Controversies during Mark Hudspeth’s tenure as Cajun football coach

LAFAYETTE, La. (KLFY) – As the University of Louisiana decides to end its relationship with head Cajun Football coach, Mark Hudspeth, we take a look back at what may have led to this decision.

Aside from a losing record in each of the past 3 seasons (4-6 in 2015, 6-7 in 2016 5-7 in 2017), the Cajun Football team has had its share of off the field issues.

According to an NCAA investigation, in 2015 assistant football coach David Saunders violated NCAA rules by arranging fraudulent ACT scores for five prospects, among other wrongdoings, and denied his involvement; that resulted in the Cajun Football program vacating wins from the 2011-2014 seasons.

Since then, the program has struggled.

“Significant drop ticket sales and attendance, which created [a] residual decrease in revenue areas such as concessions, giving, parking, etc. As we know, such things can be detrimental to your brand when that occurs”, Athletic Director Dr. Bryan Maggard said at a news conference on Sunday.

Following the NCAA sanctions, the off-the-field issues continued for the Cajuns.

In 2016 a video surfaced of football players singing a song that some find offensive to president Donald Trump.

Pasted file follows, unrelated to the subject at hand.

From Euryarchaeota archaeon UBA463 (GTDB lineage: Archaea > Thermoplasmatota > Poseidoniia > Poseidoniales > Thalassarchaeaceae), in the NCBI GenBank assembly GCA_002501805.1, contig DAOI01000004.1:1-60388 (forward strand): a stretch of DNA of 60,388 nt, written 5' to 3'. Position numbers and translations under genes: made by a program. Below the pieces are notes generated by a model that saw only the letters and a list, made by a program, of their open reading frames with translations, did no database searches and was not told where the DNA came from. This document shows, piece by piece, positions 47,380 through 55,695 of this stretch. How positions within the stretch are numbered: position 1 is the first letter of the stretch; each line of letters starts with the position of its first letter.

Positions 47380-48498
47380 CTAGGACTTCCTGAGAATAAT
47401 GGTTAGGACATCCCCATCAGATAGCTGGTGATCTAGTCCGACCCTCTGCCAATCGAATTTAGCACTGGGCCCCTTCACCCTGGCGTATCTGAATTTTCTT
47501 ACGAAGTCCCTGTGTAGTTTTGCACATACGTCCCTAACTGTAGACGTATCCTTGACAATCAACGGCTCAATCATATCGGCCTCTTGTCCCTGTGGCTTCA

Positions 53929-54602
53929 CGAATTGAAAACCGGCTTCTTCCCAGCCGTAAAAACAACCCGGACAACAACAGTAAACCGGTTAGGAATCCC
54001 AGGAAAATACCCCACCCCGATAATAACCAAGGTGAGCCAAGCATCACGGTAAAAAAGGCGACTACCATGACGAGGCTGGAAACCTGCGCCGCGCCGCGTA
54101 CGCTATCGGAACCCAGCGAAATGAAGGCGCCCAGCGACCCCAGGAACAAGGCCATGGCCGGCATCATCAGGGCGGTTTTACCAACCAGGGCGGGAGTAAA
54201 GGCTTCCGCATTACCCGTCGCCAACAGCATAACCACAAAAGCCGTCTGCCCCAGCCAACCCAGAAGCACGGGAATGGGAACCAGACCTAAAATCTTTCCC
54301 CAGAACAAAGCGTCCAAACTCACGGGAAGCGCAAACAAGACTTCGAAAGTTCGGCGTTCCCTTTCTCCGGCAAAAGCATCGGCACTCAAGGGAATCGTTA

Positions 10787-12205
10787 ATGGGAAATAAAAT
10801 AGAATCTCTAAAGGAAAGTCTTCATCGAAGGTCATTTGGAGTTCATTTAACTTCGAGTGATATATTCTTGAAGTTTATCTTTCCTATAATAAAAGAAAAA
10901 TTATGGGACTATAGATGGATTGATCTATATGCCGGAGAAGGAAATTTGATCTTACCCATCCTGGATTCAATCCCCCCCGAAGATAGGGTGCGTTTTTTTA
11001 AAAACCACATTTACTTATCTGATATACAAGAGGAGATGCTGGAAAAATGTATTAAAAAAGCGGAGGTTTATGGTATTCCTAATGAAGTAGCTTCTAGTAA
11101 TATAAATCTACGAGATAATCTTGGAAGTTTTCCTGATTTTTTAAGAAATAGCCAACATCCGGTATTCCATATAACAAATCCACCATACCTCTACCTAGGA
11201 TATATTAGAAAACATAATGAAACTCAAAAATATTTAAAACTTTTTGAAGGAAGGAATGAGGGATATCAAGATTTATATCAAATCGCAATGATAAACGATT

UL student Landon Northcott said, “He [Hudspeth] had not really been as great of a coach off the field which is just as big of a part as on the field.”

In April of 2017, a former Cajun Football player was accused and arrested for second-degree rape.

Three weeks later, 13 other football players were charged with criminal conspiracy to commit theft for breaking into a dorm room.

Maggard says the fore-mentioned off-the-field issues had “no bearing” on Hudspeth’s termination. Maggard blames a lack of production and declining revenue.

Austin Faciane and Ethan Landor are students at the university.

“I think that was an added aspect because if you go to a game, there’s not many people at the games and ticket sales make a big deal when you’re playing college football,” Faciane says

Landor says fans want to support a winning team. “Not everybody wants to come out when the team is not doing as good and performing the way that we want them to,” he explains.

At the end of the Hudspeth-era,  Maggard says most people would agree that the former left the program in much better shape than it was in before, and they’re looking forward to the next chapter of Ragin Cajun Football.

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